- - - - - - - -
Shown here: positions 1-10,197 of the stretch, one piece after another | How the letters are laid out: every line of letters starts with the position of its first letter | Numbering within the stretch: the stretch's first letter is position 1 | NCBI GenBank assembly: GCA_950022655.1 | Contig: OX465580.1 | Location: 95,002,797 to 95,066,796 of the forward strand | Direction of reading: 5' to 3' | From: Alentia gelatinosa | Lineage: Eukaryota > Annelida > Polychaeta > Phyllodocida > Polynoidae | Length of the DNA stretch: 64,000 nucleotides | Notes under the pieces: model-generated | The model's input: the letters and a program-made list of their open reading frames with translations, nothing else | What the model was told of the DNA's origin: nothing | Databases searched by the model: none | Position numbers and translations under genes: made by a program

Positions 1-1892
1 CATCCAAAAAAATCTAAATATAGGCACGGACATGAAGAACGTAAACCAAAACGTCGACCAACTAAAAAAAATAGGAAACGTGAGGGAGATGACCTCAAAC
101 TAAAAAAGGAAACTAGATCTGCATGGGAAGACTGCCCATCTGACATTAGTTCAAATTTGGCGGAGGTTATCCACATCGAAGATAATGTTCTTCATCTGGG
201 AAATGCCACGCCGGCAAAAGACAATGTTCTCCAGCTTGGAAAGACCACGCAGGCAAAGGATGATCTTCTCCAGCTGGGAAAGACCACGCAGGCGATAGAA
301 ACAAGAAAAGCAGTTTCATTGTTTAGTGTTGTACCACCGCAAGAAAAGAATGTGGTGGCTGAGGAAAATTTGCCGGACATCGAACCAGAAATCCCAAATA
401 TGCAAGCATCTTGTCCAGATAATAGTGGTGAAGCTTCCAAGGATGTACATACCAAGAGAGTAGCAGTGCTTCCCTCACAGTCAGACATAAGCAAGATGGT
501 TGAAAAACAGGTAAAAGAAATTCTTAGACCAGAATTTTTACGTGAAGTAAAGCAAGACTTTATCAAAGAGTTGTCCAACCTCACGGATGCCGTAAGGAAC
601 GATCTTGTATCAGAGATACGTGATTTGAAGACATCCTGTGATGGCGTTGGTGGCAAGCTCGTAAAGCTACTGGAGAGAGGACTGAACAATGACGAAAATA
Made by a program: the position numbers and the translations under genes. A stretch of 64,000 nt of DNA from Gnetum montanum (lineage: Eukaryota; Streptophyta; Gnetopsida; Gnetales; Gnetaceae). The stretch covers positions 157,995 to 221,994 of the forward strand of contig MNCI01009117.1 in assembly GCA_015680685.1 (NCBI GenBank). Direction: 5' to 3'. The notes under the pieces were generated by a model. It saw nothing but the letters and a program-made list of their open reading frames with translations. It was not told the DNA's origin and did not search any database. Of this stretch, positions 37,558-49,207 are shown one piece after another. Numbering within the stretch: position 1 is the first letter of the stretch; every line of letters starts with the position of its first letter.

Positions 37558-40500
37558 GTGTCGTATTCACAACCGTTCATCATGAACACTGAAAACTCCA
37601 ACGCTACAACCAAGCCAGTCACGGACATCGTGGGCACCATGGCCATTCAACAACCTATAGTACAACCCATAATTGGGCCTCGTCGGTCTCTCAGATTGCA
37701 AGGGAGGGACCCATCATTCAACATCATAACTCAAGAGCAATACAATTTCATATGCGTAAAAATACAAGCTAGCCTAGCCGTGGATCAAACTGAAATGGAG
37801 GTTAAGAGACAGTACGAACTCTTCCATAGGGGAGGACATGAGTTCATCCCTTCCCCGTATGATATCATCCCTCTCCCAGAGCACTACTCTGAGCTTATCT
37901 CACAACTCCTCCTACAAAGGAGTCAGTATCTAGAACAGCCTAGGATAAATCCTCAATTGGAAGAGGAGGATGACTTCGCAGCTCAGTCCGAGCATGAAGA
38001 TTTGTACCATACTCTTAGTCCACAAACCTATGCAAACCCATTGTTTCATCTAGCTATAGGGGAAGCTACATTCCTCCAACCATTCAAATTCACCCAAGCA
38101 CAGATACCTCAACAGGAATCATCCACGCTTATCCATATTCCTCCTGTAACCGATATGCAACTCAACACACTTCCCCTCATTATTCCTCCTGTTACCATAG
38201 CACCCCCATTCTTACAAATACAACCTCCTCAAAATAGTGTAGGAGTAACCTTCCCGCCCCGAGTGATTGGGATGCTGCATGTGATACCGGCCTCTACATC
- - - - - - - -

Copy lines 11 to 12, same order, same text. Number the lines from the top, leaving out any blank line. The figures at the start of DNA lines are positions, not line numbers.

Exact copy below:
Positions 37558-40500
37558 GTGTCGTATTCACAACCGTTCATCATGAACACTGAAAACTCCA